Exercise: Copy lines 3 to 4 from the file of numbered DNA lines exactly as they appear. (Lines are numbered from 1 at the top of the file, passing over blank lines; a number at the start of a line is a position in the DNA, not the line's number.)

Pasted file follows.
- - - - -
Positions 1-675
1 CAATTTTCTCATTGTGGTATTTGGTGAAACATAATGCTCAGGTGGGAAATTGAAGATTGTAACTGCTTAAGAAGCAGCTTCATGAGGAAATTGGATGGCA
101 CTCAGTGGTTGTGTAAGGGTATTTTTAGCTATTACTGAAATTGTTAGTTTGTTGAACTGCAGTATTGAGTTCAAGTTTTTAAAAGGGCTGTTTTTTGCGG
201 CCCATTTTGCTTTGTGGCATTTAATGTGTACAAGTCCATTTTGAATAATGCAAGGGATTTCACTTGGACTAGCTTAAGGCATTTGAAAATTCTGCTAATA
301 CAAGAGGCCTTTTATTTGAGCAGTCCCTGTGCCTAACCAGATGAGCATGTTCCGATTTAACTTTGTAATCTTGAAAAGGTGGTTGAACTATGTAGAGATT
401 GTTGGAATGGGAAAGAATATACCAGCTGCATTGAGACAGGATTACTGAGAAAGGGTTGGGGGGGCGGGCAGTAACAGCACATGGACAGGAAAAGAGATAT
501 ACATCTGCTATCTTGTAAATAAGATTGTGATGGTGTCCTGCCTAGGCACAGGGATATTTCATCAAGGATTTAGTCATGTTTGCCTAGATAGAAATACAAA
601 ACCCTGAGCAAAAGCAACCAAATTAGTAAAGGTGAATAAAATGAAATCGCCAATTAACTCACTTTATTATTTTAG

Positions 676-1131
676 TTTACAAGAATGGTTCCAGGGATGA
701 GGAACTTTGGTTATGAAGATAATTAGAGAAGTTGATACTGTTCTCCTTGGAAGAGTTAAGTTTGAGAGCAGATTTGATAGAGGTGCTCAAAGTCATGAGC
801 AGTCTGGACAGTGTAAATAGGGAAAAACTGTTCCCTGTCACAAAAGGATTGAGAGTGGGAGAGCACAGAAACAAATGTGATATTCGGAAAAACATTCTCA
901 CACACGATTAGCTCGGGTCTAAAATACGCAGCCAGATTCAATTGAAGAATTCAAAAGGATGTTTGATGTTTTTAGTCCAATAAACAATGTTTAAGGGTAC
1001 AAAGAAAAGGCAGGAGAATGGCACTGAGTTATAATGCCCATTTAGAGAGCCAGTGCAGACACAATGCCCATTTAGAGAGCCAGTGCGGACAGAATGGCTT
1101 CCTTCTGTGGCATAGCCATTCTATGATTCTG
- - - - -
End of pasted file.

101 CTCAGTGGTTGTGTAAGGGTATTTTTAGCTATTACTGAAATTGTTAGTTTGTTGAACTGCAGTATTGAGTTCAAGTTTTTAAAAGGGCTGTTTTTTGCGG
201 CCCATTTTGCTTTGTGGCATTTAATGTGTACAAGTCCATTTTGAATAATGCAAGGGATTTCACTTGGACTAGCTTAAGGCATTTGAAAATTCTGCTAATA